Should companies have “Mission Questions” instead of mission statements?

Is it time to hang a question mark on the end of the corporate mission statement?

Mission QuestionGetting some good feedback on my Fast Company piece “Forget The Mission Statement. What’s Your Mission Question?” It offers up 5 questions companies can ask to see if they’re staying true to their missions. What I was going to write at the end of the piece—and somehow I couldn’t make it fit smoothly with the rest of the article, so I never got to it—is that maybe the mission statement itself should be replaced by a question.

Why would a company want to do this? Doesn’t a “statement” make them sound more confident, more sure of their mission, more determined, etc.?  One could make that case, but I’d say mission statements tend to have a different effect. They often sound arrogant. They come across as not-quite-credible. They seem “official,” “corporate, ” and a little stiff. And sometimes they make it sound as if the mission has already been accomplished, and now the company is just in maintainence mode.

Mission statements seem like they’re from another time, a time when companies tended to act as if they had all the answers. But in these dynamic, uncertain times, wouldn’t it be appropriate to take that static statement and transform it into a more open-ended, fluid mission question?  A mission question could still be ambitious without being quite so arrogant (replacing, for example, “We make the world a better place through robotics!” with “How might we make the world a better place through robotics?“).

By articulating the company mission as a question, it would tell the outside world, “This is what we’re striving for—we know we’re not there yet, but we’re on the journey.” It acknowledges room for possibility, change, and adaptability. And most importantly, it invites collaboration. It challenges the company’s employees and other partners to join in a shared endeavor to answer that bold question—as opposed to having to live up to a dictum handed down from on high.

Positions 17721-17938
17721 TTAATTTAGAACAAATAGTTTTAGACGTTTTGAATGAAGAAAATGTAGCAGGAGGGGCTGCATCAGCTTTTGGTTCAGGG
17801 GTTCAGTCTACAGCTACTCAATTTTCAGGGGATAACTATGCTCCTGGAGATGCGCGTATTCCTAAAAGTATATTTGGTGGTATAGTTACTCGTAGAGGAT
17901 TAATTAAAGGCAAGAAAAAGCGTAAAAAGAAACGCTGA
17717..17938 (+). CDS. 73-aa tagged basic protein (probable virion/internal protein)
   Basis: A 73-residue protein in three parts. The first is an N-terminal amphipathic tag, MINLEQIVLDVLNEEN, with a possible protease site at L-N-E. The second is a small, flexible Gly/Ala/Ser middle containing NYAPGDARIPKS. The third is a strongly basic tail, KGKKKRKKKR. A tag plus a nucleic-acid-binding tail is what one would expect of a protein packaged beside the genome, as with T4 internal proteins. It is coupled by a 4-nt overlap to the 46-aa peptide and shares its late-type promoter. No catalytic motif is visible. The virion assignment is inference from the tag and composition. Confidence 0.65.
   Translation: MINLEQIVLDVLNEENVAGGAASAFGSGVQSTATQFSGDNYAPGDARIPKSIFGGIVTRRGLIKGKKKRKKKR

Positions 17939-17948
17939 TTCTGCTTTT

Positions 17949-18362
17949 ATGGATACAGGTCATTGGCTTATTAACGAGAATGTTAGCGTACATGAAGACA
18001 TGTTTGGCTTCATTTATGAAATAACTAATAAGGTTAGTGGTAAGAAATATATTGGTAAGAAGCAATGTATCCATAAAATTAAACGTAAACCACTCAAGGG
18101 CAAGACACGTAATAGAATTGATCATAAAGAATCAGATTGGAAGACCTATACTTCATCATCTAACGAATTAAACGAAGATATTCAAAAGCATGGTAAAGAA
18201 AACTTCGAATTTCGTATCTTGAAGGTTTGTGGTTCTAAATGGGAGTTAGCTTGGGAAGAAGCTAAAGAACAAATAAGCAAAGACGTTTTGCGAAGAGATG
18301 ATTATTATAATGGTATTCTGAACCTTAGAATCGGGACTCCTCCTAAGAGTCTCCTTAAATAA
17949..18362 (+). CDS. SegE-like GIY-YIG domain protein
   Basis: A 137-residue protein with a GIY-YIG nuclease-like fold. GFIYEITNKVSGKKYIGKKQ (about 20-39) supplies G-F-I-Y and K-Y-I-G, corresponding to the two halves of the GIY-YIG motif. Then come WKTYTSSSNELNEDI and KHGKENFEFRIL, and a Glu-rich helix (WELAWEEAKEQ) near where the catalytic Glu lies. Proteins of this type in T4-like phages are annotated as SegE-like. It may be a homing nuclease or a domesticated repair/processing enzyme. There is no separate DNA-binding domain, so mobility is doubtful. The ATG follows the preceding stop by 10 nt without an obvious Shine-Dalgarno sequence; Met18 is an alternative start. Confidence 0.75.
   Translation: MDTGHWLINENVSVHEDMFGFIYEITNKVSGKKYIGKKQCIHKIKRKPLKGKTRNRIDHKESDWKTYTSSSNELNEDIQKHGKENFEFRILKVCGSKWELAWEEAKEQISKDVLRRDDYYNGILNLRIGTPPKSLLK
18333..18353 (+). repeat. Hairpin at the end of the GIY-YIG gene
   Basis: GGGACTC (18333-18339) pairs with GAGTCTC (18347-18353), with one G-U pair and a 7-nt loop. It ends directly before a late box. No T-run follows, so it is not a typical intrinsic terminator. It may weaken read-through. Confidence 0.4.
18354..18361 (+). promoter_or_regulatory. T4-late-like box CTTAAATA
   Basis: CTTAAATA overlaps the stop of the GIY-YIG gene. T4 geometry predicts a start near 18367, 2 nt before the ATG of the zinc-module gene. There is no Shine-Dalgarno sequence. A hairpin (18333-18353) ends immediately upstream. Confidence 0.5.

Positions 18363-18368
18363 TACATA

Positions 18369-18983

Maybe it’s just me, but I think I’d rather work for a company that was striving to answer a big question, as opposed to one that claimed to have figured everything out and distilled it down to an official “statement.”

How do you feel about it?

» Further reading on this site about Mission Questions

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About the Author

Innovation expert and questionologist Warren Berger has studied hundreds of the world’s foremost innovators, entrepreneurs, and creative thinkers to learn how they ask questions, generate original ideas, and solve problems. He is the author or co-author of 12 books, including his three books on questioning: A MORE BEAUTIFUL QUESTION: The Power of Inquiry to Spark Breakthrough Ideas; its follow-up THE BOOK OF BEAUTIFUL QUESTIONS: The Powerful Questions That Will Help You Decide, Create, Connect, and Lead; and BEAUTIFUL QUESTIONS IN THE CLASSROOM: Transforming Classrooms Into Cultures of Curiosity and Inquiry. Warren’s writing has appeared in Fast Company, Harvard Business Review, and The New York Times, and he writes the “Questionologist” blog for Psychology Today. He lives in Mount Kisco, New York. Follow him on Twitter at @GlimmerGuy and subscribe to his blog posts

1 Beautiful Comment

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  1. Thank you for this, Warren. I just discovered this after posting an article of my own that explores quite the same question – what if organizations had mission questions instead of mission statements? I’d love for you to post a comment there – especially if your book can be a helpful resource in this inquiry.


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